This is a crucial week for the United States, as it prepares to release the November Consumer Price Index (CPI) data, closely followed by the Federal Reserve's decision on interest rates. These events carry significant weight, potentially shaping market movements as we approach the year-end. Despite a slowed pace, Wall Street's Christmas rally appears promising, with all three benchmark US indices extending weekly gains.
Consensus expectations point toward a further easing of inflation to 3.1% year on year in November, down from 3.2% in the prior month. This could bolster market confidence in the view that interest rates have reached their peak. While the Federal Reserve is widely anticipated to pause rate hikes this week, Chairman Powell is likely to maintain his stance on "higher for longer" rates.
Chinese stock markets have experienced deeper losses, with the Hang Seng Index plummeting to a one-year low following a series of disappointing economic data. Moody's downgrade of China's sovereign debts has further dampened investment sentiment. However, there might be a potential rebounding opportunity on the horizon as markets could be oversold. Consensus expectations foresee improvements in upcoming bellwether economic indicators, including industrial production, retail sales, and fixed asset investment for November.
Several key economic indicators will shed light on the Australian stock markets and local currencies this week. Notable releases include the Westpac Consumer Sentiment for December and Unemployment data for November. The former will provide insights into spending power, offering clues about inflation outlooks, while the latter is a crucial factor for the Reserve Bank of Australia (RBA) in adjusting its monetary policy. Forecasts suggest a slight uptick in the unemployment rate to 3.8% in November from the previous month's 3.7%, signaling positive signs for inflation.
The ASX 200 outperformed its US counterparts last week, following the RBA's dovish pause and weaker-than-expected Q3 GDP. Interestingly, "bad news" is seen as "good news," strengthening expectations for an earlier end to the rate-hiking cycle. However, this did not support the Australian dollar, which experienced a sharp retreat against the USD.
New Zealand is set to report its third-quarter GDP this week, with expectations of a sequential slowdown to 0.1% from the second quarter's 0.9%. Despite this, local stock markets and the New Zealand dollar have benefited from the global risk-on sentiment, showcasing robust movements since November.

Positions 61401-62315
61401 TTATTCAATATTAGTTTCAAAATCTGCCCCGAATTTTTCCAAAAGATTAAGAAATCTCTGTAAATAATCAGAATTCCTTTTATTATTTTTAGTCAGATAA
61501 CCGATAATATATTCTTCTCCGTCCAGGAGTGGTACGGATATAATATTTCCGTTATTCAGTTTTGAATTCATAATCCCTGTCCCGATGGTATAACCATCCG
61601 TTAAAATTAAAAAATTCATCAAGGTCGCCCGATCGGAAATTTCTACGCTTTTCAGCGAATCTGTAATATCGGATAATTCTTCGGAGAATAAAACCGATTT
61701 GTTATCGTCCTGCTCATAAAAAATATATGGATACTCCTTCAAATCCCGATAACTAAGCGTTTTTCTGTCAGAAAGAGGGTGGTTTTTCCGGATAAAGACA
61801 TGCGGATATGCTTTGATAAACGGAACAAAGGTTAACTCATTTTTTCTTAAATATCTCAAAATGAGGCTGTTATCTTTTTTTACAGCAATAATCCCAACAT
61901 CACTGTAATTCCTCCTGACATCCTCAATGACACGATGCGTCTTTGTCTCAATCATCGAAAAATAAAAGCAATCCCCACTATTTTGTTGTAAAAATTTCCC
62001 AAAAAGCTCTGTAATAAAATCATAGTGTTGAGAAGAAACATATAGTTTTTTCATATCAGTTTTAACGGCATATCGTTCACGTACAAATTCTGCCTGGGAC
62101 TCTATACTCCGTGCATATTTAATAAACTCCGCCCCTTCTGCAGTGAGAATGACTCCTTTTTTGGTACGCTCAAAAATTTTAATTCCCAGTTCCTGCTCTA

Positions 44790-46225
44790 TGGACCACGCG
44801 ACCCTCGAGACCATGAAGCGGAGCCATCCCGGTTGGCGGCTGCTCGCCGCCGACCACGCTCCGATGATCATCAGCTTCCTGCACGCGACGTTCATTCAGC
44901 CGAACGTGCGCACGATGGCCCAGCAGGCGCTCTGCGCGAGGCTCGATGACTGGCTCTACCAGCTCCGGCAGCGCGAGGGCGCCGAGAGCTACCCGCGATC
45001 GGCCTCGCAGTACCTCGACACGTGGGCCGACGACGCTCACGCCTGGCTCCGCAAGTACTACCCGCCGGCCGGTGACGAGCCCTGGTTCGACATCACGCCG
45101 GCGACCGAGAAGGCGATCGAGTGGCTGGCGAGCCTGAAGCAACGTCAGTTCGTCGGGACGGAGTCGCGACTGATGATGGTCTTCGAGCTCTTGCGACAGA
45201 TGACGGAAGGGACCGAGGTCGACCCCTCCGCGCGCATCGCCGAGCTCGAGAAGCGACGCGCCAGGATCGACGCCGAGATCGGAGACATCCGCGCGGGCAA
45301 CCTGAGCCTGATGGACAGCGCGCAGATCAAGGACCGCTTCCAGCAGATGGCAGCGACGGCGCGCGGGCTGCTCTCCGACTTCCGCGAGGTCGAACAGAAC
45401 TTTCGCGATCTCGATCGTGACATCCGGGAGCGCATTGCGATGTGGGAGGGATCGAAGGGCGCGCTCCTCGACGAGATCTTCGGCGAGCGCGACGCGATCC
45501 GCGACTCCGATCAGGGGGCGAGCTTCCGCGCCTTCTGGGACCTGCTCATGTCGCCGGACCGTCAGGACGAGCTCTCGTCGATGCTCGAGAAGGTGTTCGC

Apart from the Federal Reserve, three other major central banks—the European Central Bank (ECB), the Bank of England (BOE), and the Swiss National Bank (SNB)—are also scheduled to decide on their respective policy rates. These decisions will undoubtedly have far-reaching implications for the global financial landscape.
What are we watching?
AI Excitement Returns to Wall Street: The recent surge in AI-powered technology kept boosting Wall Street's positive momentum. However, a surprise increase in job data on Friday led to a rise in bond yields, putting the brakes on the AI frenzy.
USD/JPY Takes a Dive:The Japanese Yen strengthened as the Bank of Japan (BOJ) governor hinted at a potential policy shift. Traders are speculating on the end of the bank's negative interest rate, possibly as early as its December meeting.
Gold Takes a Step Back: Gold futures retreated from their all-time highs, losing gains from the previous week. This was influenced by a rebound in the US dollar and bond yields after strong job data was reported on Friday.
Oil Receives Some Support:Crude oil experienced a drop for the week but found technical support, bouncing back in the last two trading days. China reported weakening Consumer Price Index (CPI) data throughout the week, potentially impacting oil markets at the Monday open.
Bitcoin Surpasses 44,000: Bitcoin continued its upward trend, surpassing 44,000, marking the highest level since April 2022. While improved liquidity conditions and optimism surrounding the spot ETF may keep driving its bullish cycle, a potential overbought signal could lead to a short-term pullback.
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